A High-standard China-EU Investment Agreement to Help Recover Through Certainty, Sustainability and Multilateralism
Ambassador Zhang Ming, Head of Chinese Mission to the EU, published an Op-Ed on South China Morning Post
13 January, 2021
After 35 rounds of talks, the marathon negotiations on the China-EU investment agreement passed the finishing line last week. This encouraging landmark achievement is thanks to all our colleagues and friends who have supported the negotiations over the past seven years. To them we should give credit for an agreement that can foster certainty in uncertain times and contribute to our shared global goals of sustainability and multilateralism.
No doubt, the agreement will help to revitalize China-EU cooperation. This deal will increase EU investors’ access to a market of 1.4 billion consumers and is inspired by state-of-the-art international economic and trade rules. It establishes an FDI management system that provides pre-establishment national treatment, or equal conditions for foreign and domestic investors, as in the EU agreements with other major economies, as well as a negative list, or specific arrangements for sectors and industries, as other EU partners have. China has for the first time committed to a negative-list approach to all sectors, services and non-services alike. And the EU commits to high-level market access for Chinese investors.
The agreement sets out balanced and comprehensive rules on the level playing field, covering a wide range of important issues such as state-owned enterprises, transparency of subsidies, transfer of technology, and standard-setting. The rules apply to both parties. This could make the business environment more predictable and give investors a greater sense of certainty, which is ever more needed amidst the pandemic fallout.
As a high-standard deal, it includes specific rules on investment-related environment and labour issues. This demonstrates both parties’ commitment to international rules and new development philosophies. The agreement will encourage a kind of sustainable investment that can promote the UN SDGs, as well as strike the right balance between investment promotion and protection of environment and labour rights. On climate, both parties are firmly committed to implementing the Paris Agreement.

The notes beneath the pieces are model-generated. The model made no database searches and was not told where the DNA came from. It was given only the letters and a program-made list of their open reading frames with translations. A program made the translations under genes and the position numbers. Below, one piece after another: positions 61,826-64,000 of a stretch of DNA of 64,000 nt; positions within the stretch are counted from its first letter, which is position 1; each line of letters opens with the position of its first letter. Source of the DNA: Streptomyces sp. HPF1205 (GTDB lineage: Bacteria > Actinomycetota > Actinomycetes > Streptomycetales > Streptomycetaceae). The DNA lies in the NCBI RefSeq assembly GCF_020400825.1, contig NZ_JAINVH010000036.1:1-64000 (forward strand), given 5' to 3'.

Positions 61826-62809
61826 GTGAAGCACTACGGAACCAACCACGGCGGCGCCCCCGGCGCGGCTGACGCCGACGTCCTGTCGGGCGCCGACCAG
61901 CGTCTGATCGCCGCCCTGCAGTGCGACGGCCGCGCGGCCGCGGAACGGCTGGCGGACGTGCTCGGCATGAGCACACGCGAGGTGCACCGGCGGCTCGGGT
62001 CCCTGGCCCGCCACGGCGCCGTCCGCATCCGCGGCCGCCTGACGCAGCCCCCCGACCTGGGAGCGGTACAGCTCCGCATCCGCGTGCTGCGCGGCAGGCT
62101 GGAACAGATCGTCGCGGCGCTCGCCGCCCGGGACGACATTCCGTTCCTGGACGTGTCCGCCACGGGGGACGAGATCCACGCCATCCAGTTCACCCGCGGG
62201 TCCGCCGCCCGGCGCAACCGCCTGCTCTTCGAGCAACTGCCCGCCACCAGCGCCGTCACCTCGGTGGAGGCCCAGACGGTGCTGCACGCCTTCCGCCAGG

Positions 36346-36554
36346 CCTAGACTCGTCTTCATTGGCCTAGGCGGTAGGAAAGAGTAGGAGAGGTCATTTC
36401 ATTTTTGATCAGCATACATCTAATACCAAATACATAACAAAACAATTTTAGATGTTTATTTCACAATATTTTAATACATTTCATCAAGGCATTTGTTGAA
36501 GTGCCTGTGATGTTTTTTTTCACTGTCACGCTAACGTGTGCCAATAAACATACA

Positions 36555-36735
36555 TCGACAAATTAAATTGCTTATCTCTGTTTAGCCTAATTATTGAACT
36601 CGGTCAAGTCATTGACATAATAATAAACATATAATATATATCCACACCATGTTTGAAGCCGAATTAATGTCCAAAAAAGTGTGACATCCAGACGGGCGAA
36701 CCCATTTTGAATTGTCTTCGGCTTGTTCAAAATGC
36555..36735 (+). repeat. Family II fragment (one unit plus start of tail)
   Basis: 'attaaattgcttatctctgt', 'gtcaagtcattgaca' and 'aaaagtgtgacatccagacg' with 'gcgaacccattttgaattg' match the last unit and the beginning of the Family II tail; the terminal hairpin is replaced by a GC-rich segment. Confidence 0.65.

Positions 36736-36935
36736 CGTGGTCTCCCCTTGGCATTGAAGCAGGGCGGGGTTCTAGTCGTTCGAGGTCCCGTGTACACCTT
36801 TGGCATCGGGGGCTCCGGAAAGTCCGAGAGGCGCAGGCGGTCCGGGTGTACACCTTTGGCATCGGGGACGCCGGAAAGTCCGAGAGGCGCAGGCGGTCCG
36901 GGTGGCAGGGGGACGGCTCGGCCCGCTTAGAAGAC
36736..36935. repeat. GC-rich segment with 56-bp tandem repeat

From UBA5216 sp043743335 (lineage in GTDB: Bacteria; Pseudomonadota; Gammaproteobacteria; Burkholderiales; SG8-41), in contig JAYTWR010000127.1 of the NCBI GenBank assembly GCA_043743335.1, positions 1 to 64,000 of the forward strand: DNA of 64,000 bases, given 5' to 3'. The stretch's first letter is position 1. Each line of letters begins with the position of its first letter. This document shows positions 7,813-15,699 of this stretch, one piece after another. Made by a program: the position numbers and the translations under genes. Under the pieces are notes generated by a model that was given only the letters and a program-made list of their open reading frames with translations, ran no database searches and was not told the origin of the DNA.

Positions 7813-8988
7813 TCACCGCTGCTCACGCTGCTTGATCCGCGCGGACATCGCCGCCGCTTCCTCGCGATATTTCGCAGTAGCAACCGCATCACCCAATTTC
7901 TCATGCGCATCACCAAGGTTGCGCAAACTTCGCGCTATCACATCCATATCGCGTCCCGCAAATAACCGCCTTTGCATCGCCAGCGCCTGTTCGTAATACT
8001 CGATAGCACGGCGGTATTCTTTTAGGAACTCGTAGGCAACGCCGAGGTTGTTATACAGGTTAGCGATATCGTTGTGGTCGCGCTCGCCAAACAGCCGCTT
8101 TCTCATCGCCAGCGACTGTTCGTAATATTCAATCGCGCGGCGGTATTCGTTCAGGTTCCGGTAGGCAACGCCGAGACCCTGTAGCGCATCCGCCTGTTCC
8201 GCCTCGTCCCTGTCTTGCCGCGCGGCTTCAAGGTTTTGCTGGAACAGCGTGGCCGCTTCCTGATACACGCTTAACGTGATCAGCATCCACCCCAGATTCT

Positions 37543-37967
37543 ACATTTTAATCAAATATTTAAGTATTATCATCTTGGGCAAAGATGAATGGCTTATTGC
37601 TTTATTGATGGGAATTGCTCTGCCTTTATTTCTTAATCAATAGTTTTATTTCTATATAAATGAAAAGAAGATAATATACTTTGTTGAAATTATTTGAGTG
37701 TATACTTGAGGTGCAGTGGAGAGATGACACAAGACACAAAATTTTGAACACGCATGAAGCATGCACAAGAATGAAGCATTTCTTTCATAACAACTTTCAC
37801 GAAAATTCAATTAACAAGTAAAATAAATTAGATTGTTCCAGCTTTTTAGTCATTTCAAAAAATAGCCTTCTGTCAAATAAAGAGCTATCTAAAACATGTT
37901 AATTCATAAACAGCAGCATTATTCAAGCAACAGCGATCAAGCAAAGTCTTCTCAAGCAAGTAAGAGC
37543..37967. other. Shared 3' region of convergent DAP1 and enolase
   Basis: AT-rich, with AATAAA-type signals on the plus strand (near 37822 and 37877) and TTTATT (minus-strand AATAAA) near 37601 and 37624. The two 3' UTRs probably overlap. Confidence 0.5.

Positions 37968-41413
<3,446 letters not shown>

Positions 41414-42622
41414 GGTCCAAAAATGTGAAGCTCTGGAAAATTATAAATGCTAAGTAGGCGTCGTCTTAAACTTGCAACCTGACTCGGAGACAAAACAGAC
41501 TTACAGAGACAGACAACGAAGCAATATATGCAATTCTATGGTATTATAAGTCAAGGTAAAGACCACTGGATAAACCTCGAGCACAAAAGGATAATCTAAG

The agreement will establish a more robust institutional framework for China-EU investment cooperation and address the huge mismatch between China-EU investment and trade volume. The EU takes up 5% of FDI flowing into China, and China only takes up 3.4% of total FDI in the EU, while our trade volume exceeds 600 billion EUR annually. China and the EU will be able to better integrate their capital and innovation resources and build synergy between their development strategies.
The agreement showcases the maturity, independence and resilience of the China-EU comprehensive strategic partnership. Recent years have seen profound and complex changes in the international political and economic landscape. 2020 was a particularly difficult year across the globe. Yet China and the EU have advanced their agenda against all odds, by signing the Geographical Indications Agreement and concluding the investment agreement negotiations. All of this demonstrates that for China and the EU, cooperation and convergence far outweigh competition and divergence. The investment agreement, once again, conveys a positive message of China and the EU jointly upholding multilateralism and the rules-based and open world economy, thereby boosting global confidence in economic globalization and free trade.
2021 is a crucial year for global economic recovery. China, will embrace new opportunities for further opening-up and economic transformation. The EU is promoting green and digital transitions and will before long kick-start its recovery program. All this will open up a broader horizon for China-EU cooperation across the board. We must lose no time in pushing ahead with the next steps of the investment agreement, for the benefit of our businesses and citizens.
Of course, the agreement is not the panacea to all the economic and trade issues between China and the EU. Despite differences in the level of development and actual circumstances, China and the EU should address their divergences through equal-footed consultation and in a mutually respectful and accommodative spirit. With a shared commitment to partnership and cooperation, China and the EU could get much done in terms of addressing global challenges and upholding multilateralism. I stand ready to join forces with my European colleagues to translate China-EU cooperation into concrete results on the ground.